But where did the term 'Red Sea' come from? It may be significant that the Hebrew term Edom means 'red,' and the Edomites occupied the area south of Israel towards the Gulf of Aqaba. This sea may have been popularly known as the Edomite or Red Sea. Another explanation is that it was named 'red' from the predominant color of the Edomite and Arabian mountains which border the Gulf of Aqaba.

Distinctive Features of the Septuagint Translation

A number of the special distinctive features of the Septuagint should be pointed out. In Proverbs 6:8b, after the Hebrew proverb of the ant, the Septuagint adds a Greek proverb of the bee. 'Or go to the bee and learn how diligent she is, and how earnestly she is engaged in her work; whose labors kings and private men use for health, and she is desired and respected by all, though weak in body she is advanced by honoring wisdom.'

The original Septuagint translation of Daniel was thought to be too much of a paraphrase. It was replaced by another translation whose origins would seem to lie in Asia Minor, that ascribed to Theodotion at the end of the second century AD. Indeed, only one manuscript of the Septuagint of Daniel has survived - a tenth-century manuscript from the Chigi collection in the Vatican.

In the long passage in Daniel 11 about the kings of the north and the kings of the south, the original Septuagint of Daniel consistently translates the term 'king of the south' by 'king of Egypt.' The version of Theodotion, which largely superseded it, has 'king of the south' throughout.

More significantly, the four letters YHWH that form the personal name of God in the Hebrew Text are rendered ho Kyrios throughout the Septuagint. This is the usage, traditionally rendered 'the LORD' in English versions, which is adopted by writers of the New Testament and is still by far the most common nomenclature for the divine name.

There are numerous examples where the writers of the New Testament follow the Septuagint translation rather than the Hebrew text. Four examples will suffice:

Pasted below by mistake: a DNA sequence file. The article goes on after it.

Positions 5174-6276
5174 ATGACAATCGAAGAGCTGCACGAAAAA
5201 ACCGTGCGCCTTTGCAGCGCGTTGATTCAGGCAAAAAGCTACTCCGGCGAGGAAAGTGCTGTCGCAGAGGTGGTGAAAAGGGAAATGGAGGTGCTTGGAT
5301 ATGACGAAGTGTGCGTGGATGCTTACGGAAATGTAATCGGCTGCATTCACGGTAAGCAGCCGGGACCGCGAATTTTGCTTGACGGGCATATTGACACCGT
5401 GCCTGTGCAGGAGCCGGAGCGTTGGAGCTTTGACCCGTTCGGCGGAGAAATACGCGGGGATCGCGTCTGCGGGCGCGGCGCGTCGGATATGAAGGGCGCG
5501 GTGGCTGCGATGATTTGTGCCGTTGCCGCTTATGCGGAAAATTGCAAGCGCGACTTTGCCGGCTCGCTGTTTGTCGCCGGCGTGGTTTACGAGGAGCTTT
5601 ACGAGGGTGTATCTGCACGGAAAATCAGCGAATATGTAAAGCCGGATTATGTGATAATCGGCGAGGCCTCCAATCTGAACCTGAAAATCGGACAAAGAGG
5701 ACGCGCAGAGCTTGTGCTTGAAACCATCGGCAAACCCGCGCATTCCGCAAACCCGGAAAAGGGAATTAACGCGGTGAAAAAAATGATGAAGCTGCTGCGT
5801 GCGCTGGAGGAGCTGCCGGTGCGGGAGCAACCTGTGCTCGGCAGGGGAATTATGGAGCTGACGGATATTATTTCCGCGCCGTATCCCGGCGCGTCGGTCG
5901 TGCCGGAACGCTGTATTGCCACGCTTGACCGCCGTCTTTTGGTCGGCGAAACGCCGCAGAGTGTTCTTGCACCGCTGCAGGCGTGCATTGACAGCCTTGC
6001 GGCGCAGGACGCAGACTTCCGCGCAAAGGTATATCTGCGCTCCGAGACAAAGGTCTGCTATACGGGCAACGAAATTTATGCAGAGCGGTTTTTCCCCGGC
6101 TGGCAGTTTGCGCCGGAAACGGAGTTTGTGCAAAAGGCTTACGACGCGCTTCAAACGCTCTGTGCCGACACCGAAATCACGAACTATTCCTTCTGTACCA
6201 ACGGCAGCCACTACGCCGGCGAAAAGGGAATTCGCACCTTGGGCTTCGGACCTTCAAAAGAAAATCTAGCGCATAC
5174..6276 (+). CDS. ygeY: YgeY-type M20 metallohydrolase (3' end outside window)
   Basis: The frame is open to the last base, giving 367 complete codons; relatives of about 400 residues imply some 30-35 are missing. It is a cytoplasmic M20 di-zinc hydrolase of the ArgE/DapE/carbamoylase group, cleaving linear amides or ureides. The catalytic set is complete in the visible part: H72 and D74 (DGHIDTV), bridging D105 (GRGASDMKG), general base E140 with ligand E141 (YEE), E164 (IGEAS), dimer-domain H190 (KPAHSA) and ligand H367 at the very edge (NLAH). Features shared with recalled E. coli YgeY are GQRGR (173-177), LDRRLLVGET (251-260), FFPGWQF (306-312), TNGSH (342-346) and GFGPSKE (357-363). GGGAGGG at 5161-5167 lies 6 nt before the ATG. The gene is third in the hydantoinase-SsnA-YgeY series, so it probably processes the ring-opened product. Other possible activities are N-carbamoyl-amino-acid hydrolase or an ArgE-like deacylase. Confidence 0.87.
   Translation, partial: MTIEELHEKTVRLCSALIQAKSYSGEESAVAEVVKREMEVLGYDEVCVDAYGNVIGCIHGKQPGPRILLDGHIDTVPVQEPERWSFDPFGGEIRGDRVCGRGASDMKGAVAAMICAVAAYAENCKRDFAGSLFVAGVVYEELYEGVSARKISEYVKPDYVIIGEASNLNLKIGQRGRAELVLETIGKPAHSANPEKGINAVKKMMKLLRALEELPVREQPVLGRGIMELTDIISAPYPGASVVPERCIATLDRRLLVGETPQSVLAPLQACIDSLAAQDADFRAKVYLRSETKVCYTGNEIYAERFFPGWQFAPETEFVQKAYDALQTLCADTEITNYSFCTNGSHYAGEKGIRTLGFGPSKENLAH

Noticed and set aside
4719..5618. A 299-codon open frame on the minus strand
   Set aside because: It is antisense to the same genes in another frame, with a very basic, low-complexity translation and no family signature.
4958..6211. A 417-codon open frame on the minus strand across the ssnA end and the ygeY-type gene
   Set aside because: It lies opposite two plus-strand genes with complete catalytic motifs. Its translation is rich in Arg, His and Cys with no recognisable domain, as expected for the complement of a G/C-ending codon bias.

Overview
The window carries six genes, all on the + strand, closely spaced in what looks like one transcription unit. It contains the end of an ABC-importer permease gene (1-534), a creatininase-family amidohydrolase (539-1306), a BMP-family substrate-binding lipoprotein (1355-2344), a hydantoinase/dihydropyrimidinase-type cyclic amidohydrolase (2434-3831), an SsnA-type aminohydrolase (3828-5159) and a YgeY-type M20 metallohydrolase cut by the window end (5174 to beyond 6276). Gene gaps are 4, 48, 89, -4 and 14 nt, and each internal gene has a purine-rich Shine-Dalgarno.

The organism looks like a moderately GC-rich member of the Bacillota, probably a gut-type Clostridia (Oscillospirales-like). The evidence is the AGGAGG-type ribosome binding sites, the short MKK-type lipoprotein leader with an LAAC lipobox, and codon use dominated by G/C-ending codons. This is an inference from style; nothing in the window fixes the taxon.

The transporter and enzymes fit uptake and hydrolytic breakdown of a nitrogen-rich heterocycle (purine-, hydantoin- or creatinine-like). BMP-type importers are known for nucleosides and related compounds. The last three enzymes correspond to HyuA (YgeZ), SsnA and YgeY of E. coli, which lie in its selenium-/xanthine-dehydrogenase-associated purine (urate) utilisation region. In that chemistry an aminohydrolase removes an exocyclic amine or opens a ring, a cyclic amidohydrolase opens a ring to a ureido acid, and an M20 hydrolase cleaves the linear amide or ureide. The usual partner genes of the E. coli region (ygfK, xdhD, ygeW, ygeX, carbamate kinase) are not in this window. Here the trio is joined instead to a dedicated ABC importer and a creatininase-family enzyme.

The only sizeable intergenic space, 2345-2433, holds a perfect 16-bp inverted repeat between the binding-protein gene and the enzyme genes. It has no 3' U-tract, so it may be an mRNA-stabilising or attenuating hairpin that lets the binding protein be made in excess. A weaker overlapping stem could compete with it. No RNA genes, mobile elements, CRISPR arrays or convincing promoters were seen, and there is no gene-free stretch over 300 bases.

1) For Genesis 47:31, where the Hebrew text says 'Israel worshipped as he leaned on top of his bed,' it is rendered 'on top of his staff' in the Septuagint and Hebrews 11:21.
2) Where the Hebrew text of Ps.8:5 has 'You made him a little lower than God and crowned him with glory and honor,' the Septuagint and Hebrews 2:7 have
'You made him a little lower than the angels and crowned him with glory and honor.'
3) In Ps.16:10, where the Hebrew text has 'Because you will not abandon me to Sheol, nor let your Holy One see the pit,' the Septuagint and Acts 2:27 have
'Because you will not abandon me to Hades, nor will you let your Holy One see decay.'
4) 'Sacrifice and offering you did not desire, but my ears you have pierced' in Ps. 40:6 becomes 'Sacrifice and offering you did not desire, but a body you have prepared for me' in the Septuagint and Hebrews 10:5. Here the Septuagint translators are explaining the metaphor, not just in terms of the ear, but in terms of the whole body of the LORD's servant listening and obeying the LORD's command.

Limitations of the Septuagint

The Orthodox Church argues that the Septuagint is more accurate than the Hebrew Bible and should be used in Bible translation. However, it is good to be aware of some of the Septuagint's limitations.

The Septuagint of Job is about a sixth shorter than the traditional Hebrew text of the Bible known as the Masoretic Text. The missing portions were supplied from the Greek version of Theodotion. The Septuagint of Jeremiah is about an eighth shorter than the Masoretic Text, repeated passages are cut out and the order is changed. Furthermore, the Septuagint often preserves different numbers, e.g. the ages of some of the patriarchs in Genesis are given variously, thus:


Person's age

Masoretic Text



Adam's age at birth of Seth




Seth's age at birth of Enosh




Lamech's age at birth of Noah




Age of Lamech



So, perhaps for all the plaudits the Septuagint supposedly received from Ptolemy II, it should come as no great surprise that the Septuagint did not receive a universally favorable reception among the Jews: 'That day was as ominous for Israel as the day on which the golden calf was made since the Law could not be accurately translated' (Mesechet Sopherim [Tractate for Scribes] 1.7).

Ultimate Significance of the Septuagint

It was the adoption of the Septuagint by the early Church that was the biggest factor in its eventual abandonment by the Jews. The Septuagint's use of parthenos, meaning 'virgin' in Isaiah 7:14 to describe the mother of the promised son Immanuel, was used by Matthew 1:23 as evidence for Yeshua's virgin birth.

Like any translation the Septuagint has its limitations, but it was the first translation of any part of the Hebrew Bible into another language, so its place in world history is assured. Furthermore, its use as the version of the Old Testament most frequently used by the writers of the New Testament only serves to further enhance its significance.